I was born in Yorkshire, England but spent my childhood and most of my adult life in South Africa, first in what was a small but thriving mining town called Kimberley and then in Durban on the east coast, Johannesburg in the midlands, and finally in Cape Town at the southernmost tip of Africa.
My artistic career began in the turbulent 1980’s, a period of massive political upheaval in South Africa. While attending art school I lived in a squat next door to an artist called Harold Strachan - he had been a Spitfire pilot who flew missions during WWII and later became a munitions ‘expert’ for uMkhonto we Sizwe, the armed wing of the then banned African National Congress. Harold, who at the time was under house arrest after a lengthy term in jail, had a major influence on my political education, which in turn profoundly impacted my sense of what it meant to be a white, immigrant artist at work during the Apartheid regime.
After the unbanning of the ANC (African National Congress) in 1994, and the subsequent shift in government, where Apartheid was no longer enforced by the state, my perspective on what it means to be an artist began to drift somewhat aimlessly, no longer being propelled by the same social and political urgency and now complicated by questions of relevance within a new political and social order.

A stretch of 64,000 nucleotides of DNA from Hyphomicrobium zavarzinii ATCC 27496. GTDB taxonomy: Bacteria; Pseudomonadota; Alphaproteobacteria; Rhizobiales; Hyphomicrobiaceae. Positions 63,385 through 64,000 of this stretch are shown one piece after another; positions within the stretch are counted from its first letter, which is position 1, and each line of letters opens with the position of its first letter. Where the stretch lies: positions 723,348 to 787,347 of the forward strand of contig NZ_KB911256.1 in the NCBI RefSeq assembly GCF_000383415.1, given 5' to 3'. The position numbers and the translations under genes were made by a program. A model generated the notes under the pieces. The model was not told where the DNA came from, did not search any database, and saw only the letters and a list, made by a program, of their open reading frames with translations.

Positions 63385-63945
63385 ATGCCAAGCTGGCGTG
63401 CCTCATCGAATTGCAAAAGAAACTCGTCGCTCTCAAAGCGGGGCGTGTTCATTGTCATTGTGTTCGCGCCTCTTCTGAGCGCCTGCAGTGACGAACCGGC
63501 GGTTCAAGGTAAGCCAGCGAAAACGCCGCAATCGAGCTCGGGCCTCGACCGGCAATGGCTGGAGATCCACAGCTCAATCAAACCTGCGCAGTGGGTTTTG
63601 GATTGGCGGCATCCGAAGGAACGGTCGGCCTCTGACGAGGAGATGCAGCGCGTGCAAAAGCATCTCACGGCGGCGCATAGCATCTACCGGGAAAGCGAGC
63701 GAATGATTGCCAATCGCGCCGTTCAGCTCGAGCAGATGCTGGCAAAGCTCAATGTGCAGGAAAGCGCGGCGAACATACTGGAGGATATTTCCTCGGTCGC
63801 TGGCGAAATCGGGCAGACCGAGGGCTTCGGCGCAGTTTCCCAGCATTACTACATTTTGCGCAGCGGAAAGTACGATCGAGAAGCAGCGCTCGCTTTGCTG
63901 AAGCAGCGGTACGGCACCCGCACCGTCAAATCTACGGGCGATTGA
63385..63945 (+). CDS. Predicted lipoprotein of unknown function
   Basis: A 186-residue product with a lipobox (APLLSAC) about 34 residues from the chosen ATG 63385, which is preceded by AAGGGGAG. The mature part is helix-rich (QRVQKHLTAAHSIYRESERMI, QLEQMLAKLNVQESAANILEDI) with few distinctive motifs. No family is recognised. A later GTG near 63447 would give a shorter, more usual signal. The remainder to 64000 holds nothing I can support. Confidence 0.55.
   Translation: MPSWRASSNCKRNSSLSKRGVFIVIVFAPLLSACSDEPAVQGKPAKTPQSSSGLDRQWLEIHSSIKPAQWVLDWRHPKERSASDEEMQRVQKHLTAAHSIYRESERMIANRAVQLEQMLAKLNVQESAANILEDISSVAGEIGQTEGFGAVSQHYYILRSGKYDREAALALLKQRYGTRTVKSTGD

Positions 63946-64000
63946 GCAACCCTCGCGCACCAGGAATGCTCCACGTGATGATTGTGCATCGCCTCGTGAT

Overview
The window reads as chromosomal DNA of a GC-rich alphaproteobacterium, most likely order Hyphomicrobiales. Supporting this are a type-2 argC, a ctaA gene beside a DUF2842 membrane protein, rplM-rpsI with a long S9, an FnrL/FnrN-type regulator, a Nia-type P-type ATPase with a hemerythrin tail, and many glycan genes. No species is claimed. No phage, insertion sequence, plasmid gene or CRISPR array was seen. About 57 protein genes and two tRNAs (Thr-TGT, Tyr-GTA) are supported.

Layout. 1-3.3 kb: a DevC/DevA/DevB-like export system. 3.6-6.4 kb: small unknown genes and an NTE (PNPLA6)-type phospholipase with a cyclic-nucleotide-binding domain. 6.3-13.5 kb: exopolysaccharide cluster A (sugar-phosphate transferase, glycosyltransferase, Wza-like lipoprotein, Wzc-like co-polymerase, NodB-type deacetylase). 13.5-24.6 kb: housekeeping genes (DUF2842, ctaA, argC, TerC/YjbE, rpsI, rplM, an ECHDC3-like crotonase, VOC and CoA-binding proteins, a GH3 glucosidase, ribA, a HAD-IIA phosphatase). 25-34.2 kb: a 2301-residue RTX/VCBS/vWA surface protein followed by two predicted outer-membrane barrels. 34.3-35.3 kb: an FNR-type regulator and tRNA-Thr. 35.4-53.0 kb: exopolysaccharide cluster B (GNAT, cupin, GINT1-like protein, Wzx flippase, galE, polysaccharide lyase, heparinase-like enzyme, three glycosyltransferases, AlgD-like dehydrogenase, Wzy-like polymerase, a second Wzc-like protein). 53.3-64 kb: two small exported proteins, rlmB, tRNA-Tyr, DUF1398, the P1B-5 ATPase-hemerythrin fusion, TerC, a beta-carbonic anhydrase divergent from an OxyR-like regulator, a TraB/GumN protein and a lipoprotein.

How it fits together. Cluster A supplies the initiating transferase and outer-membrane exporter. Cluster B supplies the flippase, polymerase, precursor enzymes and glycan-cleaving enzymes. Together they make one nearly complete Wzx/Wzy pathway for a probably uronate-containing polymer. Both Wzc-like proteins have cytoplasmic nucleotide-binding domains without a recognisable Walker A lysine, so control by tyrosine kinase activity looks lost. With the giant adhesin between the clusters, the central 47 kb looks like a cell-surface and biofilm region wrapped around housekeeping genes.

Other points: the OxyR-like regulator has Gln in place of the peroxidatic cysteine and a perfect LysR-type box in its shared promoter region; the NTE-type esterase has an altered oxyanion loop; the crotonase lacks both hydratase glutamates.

It was by visiting a childhood sweetheart in Auckland, New Zealand, that I unexpectedly found fresh and challenging perspectives on art practices that compelled me to pull up roots and embark on a PhD in Fine Arts at Elam School of Fine Art in Auckland. In this refreshing context, I was able to turn to a fundamental question that always troubled me but always got set aside – what is painting?
While working at Whitecliffe College of Art and Design, I spent five years struggling with that question, and an outgrowth of my PhD studio work explores notion of an expanding rather than an expanded field of painting.
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